Chains everywhere

In 1795, slaves on Curacao revolted against the Dutch. Led by a slave named Tula, the month-long rebellion saw more than 1,000 slaves freed to fight. As one can imagine, despite initial success, the rebellion was ultimately put down, and in brutal fashion. Tula himself was publicly tortured to death, and slavery would continue here for another nearly 70 years. There is a powerful monument to Tula on the spot of his execution near the modern Corendon resort, a reminder of both the brutality of slavery and the bravery of those who opposed it.

The monument to Tula and his rebellion

When slavery was finally abolished in Curacao in 1863, there were around 5,500 slaves on the island, down from about 7,500 in 1789. (That 1789 census, the only one my research has turned up, shows a total population of 9,500, meaning only 2,000 Dutch colonials and slaves outnumbering them almost 4-1.) Today, the majority of the Curacaoan population of roughly 150,000 can trace their roots at least in part to former slaves.

Curacao’s position is still very much one of a colony. While a 2011 referendum resulted in a fair amount of autonomy for the island, it is still a dependent portion of the Kingdom of the Netherlands, subject to Dutch laws coming from overseas. Citizens here are Dutch citizens, but as with Puerto Ricans and the United States, they are unable to vote for those who govern them, and have many policies dictated to them. Some of these are downright disastrous for the local economy, like the US-EU led embargo of Venezuelan oil, causing the huge refinery here to close in 2019. This resulted in the loss of nearly 20,000 jobs out of a total workforce of approximately 65,000, a figure that boggles the mind. (Curacao, remember, is only about 100 miles off the coast of Venezuela, its (formerly) largest trading partner.) Furthermore, lack of independence has limited the island’s ability to receive grant money from the World Bank, forcing Curacao to borrow from its parent country, thus furthering Dutch rule.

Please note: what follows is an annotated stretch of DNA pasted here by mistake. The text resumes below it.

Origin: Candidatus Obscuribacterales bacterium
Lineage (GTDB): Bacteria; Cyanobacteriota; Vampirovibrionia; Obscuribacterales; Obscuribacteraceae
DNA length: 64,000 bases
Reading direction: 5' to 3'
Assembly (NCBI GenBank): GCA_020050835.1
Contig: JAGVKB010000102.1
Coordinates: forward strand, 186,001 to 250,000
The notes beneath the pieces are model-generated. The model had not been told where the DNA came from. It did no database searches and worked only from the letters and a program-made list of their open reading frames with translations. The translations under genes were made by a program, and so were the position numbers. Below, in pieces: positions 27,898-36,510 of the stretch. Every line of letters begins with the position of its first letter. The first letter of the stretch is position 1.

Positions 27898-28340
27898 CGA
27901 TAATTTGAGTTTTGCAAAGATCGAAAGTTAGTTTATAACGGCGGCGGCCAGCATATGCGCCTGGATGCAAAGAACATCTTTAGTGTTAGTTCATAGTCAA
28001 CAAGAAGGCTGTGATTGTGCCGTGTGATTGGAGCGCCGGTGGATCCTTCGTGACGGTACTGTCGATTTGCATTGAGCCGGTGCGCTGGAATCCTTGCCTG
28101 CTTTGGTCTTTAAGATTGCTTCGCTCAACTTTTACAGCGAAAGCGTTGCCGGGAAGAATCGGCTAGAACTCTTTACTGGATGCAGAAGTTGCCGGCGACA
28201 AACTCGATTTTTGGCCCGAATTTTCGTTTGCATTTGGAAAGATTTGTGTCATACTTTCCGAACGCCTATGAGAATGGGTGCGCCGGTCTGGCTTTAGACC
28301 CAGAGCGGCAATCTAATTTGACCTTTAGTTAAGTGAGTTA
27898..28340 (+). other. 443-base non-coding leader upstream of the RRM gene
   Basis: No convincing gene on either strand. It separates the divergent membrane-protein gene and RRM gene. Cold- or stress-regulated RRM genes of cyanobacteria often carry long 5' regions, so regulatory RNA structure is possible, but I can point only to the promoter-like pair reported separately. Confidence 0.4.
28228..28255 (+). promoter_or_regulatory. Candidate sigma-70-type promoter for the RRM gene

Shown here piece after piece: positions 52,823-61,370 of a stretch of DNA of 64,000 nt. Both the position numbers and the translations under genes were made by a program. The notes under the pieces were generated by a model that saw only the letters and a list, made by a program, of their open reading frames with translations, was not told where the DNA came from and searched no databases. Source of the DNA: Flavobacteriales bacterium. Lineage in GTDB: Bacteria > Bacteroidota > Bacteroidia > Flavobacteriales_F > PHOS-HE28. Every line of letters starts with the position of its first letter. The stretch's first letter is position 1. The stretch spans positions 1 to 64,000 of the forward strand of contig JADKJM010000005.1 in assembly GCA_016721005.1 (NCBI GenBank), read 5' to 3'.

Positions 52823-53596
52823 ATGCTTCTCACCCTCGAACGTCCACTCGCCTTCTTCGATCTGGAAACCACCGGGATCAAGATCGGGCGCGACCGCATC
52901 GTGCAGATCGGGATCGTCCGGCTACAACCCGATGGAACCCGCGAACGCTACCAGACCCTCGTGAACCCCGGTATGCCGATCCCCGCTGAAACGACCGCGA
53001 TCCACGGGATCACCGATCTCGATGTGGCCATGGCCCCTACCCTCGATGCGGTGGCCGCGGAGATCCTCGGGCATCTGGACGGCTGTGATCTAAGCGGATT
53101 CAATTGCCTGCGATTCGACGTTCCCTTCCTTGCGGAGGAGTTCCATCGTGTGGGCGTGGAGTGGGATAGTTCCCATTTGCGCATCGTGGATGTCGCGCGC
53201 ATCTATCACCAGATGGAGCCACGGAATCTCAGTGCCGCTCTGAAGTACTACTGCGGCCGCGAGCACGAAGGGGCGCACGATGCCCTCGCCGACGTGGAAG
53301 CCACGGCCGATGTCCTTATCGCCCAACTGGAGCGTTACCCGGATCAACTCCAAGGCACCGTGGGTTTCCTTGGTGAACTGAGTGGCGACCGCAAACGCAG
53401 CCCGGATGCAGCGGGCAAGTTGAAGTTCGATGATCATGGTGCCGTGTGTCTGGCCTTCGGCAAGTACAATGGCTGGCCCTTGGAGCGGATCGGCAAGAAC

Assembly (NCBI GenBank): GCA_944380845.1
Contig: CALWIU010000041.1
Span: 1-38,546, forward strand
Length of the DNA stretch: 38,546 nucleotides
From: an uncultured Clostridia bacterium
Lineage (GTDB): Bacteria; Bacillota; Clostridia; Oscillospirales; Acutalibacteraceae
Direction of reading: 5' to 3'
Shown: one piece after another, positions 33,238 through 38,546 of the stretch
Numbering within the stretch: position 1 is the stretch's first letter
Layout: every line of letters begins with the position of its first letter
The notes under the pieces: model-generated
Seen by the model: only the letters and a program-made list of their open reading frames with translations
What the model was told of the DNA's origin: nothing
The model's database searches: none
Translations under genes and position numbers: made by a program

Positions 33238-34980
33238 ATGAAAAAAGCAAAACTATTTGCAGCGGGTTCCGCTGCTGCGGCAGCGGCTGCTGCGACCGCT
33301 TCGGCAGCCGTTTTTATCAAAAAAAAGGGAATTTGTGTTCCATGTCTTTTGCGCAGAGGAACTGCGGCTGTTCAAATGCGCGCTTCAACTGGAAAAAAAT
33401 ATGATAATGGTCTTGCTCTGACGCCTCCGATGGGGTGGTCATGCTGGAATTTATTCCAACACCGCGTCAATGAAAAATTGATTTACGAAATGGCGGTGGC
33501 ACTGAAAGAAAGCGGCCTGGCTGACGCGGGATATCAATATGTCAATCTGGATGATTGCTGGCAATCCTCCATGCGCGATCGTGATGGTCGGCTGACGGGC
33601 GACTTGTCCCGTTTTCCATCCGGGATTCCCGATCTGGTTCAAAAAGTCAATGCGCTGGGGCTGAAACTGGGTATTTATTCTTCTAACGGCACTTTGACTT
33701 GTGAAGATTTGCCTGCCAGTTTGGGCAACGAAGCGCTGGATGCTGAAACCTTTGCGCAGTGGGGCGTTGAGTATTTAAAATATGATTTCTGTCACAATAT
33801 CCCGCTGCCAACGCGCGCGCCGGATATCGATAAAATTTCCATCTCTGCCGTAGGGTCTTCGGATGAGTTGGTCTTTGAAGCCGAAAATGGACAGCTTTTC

One is forced to wonder what the Dutch would think and do in regard to Curacao if the population here was white, rather than the descendants of people who, until only 150 years ago, were held in bondage. Or is the lack of true independence a remnant of the slavery that built the island to begin with? Either way, the Netherlands seems in no hurry to allow a vote for separation, one which very well might pass. As a piece of street art in the Scharloo district of Willemstad reads, “Glorious is when you bury all the colonial ghosts forever. You yourself got to grab the power. Nobody is going to give it to you for free on a silver platter.”

Thinking back on the writings of Nydia Ecury, I find myself shaking my head. The people of Curacao are wonderful, undeserving of what has been done to them and is still being done to them. And yet that positivity Ms. Ecury shows is one that is pervasive here on the island. A population of the descendants of freed slaves, still subjected to colonial rule, has built a society that seeks to look forward with optimism. I think back to the chains of the Kura Hulanda Museum and wonder if I’d be able to do the same. A voice inside whispers that I don’t want to know the answer.

Thank you to the Curacao Tourist Board for sponsoring my tour of the Kura Hulanda Museum!